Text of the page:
In Their Own Words: Writings of War Correspondent Don Matin and His 11-Year-Old Daughter Dorothy-An Intimate View of WWI. James Larrimore, editor. Self published, 2021. Hardcover, illustrated, 273pp. Review by Peter L. Belmonte
Don Martin was a political reporter for the New York Herald just prior to the U.S. entering World War I. He was a widower, and his only child, Dorothy, resided with his mother, Rose, in Silver Creek, New York, near Buffalo, while Martin lived in New York City to work on the paper. Due to his physical separation from his beloved daughter, he relied on letters to maintain his relationship. This continued when Martin was named war correspondent for the Herald in late 1917. This is a compilation of letters written by and to Don Martin, interspersed with his own diary entries and news dispatches. The correspondence presented here was mostly associated with his eleven-year old daughter Dorothy, but there are other letters to and from Martin’s mother, Rose, his sister, Alta, and others.
Martin’s letters to his daughter are written as to an older child or even an adult. They are generally not childish, and Martin intended for them to be passed around to the rest of the family. Martin was very frank in his letters home. His diary entries and letters reveal a different standard of patriotism and perhaps journalistic objectivity than today. More than once he reviles Germany’s barbarism and cruelty. In a diary entry dated June 12, 1918, he reports on a debate among fellow correspondents over “how best to increase the American hatred of the Germans” (p. 192). In similar passages Martin decries even Germans living in the United States who do not support America’s war effort.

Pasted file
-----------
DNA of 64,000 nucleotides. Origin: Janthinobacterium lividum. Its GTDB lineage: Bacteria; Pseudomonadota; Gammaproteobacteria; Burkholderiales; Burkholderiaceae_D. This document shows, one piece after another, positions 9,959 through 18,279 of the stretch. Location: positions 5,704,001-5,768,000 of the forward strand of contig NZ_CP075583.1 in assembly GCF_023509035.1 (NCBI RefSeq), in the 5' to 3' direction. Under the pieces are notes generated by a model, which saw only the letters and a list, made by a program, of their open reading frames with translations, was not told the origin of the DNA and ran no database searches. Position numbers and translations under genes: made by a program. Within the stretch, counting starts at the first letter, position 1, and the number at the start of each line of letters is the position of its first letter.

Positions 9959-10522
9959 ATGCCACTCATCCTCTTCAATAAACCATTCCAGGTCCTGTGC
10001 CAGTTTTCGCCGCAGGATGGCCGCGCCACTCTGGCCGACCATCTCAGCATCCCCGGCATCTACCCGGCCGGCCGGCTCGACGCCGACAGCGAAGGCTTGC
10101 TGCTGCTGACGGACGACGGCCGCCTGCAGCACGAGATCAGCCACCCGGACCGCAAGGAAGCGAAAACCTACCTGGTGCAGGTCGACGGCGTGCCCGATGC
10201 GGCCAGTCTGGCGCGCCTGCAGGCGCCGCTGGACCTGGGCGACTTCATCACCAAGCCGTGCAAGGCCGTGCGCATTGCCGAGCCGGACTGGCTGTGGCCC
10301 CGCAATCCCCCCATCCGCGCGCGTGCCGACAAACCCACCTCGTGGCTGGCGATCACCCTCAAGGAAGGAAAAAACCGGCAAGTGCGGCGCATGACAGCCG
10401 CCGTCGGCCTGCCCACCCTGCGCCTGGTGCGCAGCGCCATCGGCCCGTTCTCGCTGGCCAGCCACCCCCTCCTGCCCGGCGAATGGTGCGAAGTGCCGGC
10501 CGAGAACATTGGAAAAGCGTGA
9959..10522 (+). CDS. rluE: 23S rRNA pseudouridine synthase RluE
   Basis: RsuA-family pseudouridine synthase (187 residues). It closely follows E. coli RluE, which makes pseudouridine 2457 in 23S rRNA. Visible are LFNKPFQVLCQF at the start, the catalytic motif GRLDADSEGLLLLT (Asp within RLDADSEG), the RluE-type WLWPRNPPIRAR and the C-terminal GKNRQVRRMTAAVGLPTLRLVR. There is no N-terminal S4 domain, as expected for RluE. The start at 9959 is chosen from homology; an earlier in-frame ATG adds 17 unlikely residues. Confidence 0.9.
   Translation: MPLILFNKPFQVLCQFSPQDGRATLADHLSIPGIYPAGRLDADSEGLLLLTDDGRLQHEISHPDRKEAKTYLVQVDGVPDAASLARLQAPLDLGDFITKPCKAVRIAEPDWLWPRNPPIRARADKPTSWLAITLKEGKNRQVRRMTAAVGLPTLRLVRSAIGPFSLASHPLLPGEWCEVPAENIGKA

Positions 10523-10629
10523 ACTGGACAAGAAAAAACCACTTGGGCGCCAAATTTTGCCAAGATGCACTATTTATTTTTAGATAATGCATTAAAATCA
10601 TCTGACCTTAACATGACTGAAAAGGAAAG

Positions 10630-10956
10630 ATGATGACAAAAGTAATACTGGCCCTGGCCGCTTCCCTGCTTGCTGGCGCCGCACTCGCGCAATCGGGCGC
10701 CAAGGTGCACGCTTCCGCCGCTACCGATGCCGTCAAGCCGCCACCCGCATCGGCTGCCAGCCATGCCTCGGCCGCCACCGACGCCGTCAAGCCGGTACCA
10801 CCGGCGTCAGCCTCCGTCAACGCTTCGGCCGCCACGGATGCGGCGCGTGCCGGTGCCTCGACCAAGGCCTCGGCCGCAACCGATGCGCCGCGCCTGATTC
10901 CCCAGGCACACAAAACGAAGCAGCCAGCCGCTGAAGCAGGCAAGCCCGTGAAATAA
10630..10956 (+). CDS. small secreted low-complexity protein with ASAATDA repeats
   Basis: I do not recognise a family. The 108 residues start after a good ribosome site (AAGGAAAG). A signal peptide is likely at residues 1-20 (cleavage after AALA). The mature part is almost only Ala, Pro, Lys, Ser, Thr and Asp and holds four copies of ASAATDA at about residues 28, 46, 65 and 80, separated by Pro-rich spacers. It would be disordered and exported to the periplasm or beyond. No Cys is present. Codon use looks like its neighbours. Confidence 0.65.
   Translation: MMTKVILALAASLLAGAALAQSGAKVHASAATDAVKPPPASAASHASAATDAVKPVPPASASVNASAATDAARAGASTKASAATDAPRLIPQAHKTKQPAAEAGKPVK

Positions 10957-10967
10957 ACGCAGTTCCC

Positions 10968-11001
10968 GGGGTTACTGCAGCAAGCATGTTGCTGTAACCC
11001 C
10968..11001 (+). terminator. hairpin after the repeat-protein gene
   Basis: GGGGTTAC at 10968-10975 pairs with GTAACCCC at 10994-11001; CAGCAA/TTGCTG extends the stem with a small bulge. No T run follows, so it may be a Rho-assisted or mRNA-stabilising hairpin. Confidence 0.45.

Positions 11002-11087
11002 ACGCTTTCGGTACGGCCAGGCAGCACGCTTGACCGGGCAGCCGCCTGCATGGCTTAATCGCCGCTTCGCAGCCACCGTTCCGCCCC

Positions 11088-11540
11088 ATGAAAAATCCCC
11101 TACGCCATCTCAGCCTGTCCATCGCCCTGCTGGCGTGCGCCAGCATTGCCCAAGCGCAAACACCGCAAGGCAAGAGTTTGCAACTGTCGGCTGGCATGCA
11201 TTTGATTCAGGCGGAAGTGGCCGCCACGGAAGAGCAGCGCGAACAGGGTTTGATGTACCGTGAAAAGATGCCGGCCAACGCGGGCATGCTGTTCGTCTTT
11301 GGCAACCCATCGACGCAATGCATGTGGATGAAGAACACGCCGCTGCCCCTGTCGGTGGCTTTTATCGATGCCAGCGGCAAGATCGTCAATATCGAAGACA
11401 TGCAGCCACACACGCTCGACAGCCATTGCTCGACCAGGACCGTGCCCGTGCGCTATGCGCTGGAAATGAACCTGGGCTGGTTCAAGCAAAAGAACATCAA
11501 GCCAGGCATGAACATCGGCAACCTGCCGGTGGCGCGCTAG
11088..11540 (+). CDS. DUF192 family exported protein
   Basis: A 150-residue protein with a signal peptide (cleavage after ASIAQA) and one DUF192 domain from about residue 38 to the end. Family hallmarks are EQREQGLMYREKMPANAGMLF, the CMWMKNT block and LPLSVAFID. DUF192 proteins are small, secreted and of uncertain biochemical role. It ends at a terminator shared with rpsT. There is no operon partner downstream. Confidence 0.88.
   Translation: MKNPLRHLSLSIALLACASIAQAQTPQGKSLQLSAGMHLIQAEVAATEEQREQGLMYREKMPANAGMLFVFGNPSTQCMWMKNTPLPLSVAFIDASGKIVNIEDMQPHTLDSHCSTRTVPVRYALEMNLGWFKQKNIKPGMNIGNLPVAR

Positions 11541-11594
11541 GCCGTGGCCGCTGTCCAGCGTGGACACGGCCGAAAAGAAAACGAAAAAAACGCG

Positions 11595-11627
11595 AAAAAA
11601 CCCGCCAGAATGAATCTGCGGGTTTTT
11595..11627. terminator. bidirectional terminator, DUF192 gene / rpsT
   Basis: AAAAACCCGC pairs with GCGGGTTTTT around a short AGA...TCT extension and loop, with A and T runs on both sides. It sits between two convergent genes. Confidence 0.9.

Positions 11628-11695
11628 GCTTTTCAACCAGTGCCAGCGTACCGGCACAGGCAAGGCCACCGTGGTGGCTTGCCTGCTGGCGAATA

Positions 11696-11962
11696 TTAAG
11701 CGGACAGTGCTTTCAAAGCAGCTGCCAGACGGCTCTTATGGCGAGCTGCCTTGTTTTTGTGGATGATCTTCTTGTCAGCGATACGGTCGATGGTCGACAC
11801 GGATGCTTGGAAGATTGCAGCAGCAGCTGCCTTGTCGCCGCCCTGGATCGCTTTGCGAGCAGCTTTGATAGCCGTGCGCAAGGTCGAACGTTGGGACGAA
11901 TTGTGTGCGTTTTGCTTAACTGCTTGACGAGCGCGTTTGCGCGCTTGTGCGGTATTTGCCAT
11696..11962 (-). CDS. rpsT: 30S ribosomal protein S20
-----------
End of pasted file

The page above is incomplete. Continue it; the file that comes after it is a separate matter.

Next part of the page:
Martin’s letters also serve as contemporary reporting. For example, he wrote to Dorothy every day during the voyage to England, and he mailed the letters to her in a package upon arrival. As Martin himself says, these letters would serve as a proper newspaper dispatch covering an ocean voyage during wartime. Indeed, his newspaper’s account of an air raid on London was taken largely from a letter to his family. In addition, he wrote tens of thousands of words for dispatches to the Herald. Dorothy’s letters to her father are a charming record of a girl struggling with growing up without her father yet trying her best to be brave and carry on. They are a delightful record of a bygone era.
There is not a lot of description combat in the book, nor is there any great analysis of strategic or operational issues. The dispatches, letters, and diary entries serve to collectively give us a contemporary glimpse into life a century ago. The view of the war, with its subtle changes and nuances, comes through, but only as a backdrop.
Martin writes of his travels associated with visiting the troops, sometimes driving more than one hundred miles a day in automobiles over poor roads. Exposure to these hardships, coupled with the exertions of being near the front and exposed to hazards, took its toll on Martin; he contracted influenza in early October and died on October 7, Dorothy’s twelfth birthday. After reading his diary entries and correspondence, we almost feel like we know Don Martin. By the time we read of his death we feel sadness at the loss; we feel for his daughter, mother, friends, and colleagues. He was mourned by fellow correspondents, and some of their tributes are included in the book.
The book is in a landscape layout with two columns to each page. Dorothy’s letters are printed in a cursive font that serves to set off her writing from that of others, and there are several photographs and illustrations throughout the book. This book is highly recommended as a history of how American World War I newspaper correspondents functioned. It is also an interesting glimpse of wartime social history. Interested readers can purchase the book directly from the editor, James Larrimore, 14044 Rue San Remo, Del Mar, CA 92014, Email: [email protected]; Telephone 858-509-9604. James Larrimore, is Martin’s grandson and Dorothy’s son.